After receiving the Molex antenna sample kit that tariq.ahmad kindly posted to me over a month a go, I have been thinking how to use it (or some of the antennae), and finally take part to my very first Project14 contest. Considering that I didn't own any RF instruments, and last time I dealt with RF was at university, many many years ago, I thought my project should reflect this, and build from this starting point, i.e. starting from scratch!
It followed that the best project I could get myself absorbed in was a DIY one and, since in the last year I have been toying with LoRa, the choice was a natural consequence: build an antenna and compare its performance with a few antennae I already have (including the Molex 433MHz included in the kit).
So, basically, my target is to build a cheap quarter-wave antenna, using only components that most makers already have laid around somewhere in their garages labs. No previous knowledge is required to follow this project, as I will try providing all the basic information needed. Forgive me in advance if, in the process of simplifying some electromagnetism and antenna theories, something will be omitted. Feel free to add/correct me, whenever you feel necessary, any contribution is welcomed!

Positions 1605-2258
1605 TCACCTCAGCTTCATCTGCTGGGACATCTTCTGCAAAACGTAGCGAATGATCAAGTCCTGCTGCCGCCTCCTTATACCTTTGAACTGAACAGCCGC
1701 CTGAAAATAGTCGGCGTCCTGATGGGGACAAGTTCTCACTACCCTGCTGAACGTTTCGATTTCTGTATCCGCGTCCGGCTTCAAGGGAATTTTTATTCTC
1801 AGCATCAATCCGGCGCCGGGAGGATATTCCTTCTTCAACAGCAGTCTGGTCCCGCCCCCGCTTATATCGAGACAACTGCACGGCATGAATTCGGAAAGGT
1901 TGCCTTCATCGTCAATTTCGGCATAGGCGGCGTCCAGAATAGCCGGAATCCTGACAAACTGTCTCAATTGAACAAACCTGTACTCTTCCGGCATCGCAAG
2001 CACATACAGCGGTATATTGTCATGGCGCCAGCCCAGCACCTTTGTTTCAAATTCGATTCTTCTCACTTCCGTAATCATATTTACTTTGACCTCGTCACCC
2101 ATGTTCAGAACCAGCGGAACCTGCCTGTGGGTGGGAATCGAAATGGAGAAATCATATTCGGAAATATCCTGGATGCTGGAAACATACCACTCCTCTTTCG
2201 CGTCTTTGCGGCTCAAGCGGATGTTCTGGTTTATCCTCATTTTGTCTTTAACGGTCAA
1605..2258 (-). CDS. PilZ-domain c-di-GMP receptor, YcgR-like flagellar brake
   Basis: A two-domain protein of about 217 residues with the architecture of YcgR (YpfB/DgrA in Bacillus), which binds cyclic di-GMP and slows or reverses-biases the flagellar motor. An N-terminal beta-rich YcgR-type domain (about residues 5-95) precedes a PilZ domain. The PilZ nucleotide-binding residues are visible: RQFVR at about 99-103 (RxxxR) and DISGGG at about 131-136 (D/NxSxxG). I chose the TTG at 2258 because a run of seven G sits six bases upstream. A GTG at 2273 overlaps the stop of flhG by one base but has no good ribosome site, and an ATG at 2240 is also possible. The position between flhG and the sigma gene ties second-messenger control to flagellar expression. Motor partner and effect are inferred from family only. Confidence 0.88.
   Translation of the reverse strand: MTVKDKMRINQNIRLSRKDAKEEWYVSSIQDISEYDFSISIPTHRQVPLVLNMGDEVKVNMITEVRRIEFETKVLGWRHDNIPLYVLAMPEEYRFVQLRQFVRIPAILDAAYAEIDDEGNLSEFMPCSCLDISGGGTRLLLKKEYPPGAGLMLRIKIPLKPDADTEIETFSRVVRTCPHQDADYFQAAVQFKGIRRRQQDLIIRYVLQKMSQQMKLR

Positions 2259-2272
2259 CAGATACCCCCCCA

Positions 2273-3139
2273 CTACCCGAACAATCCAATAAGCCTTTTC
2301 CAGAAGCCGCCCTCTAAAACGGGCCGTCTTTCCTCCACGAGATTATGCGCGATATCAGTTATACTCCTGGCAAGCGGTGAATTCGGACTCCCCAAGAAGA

I want to stress again the majority of my measurements will have to be taken with a pinch of salt: my RF equipment is very basic and I don't have any special setting available for measuring (i.e. no anechoic chamber), so all the measurements are intended more to give a qualitative than a quantitative view. Nevertheless, I will try to be as accurate and precise as possible, and employ standard measurement techniques. Again, please feel free to chip in anytime, if you spot something wrong or know better ways to take the measurements.
For this project, my plan is very simple and, hopefully, straightforward, whose milestones are:
- build and test the antenna
- take measurements of the antenna and all other antennae
- test all the antennae performance and compare results
To help me with the tasks, I will be using 2 TTGO ESP32 LoRa boards (RX and TX) and, for measuring some of the antennae characteristics, I will use the NanoVNA, an extra-cheap Vector Network Analyzer, capable of covering the range 50Hz-900MHz! I will be exploring this tool when dealing with measuring the antenna's parameters.
Other articles of this series: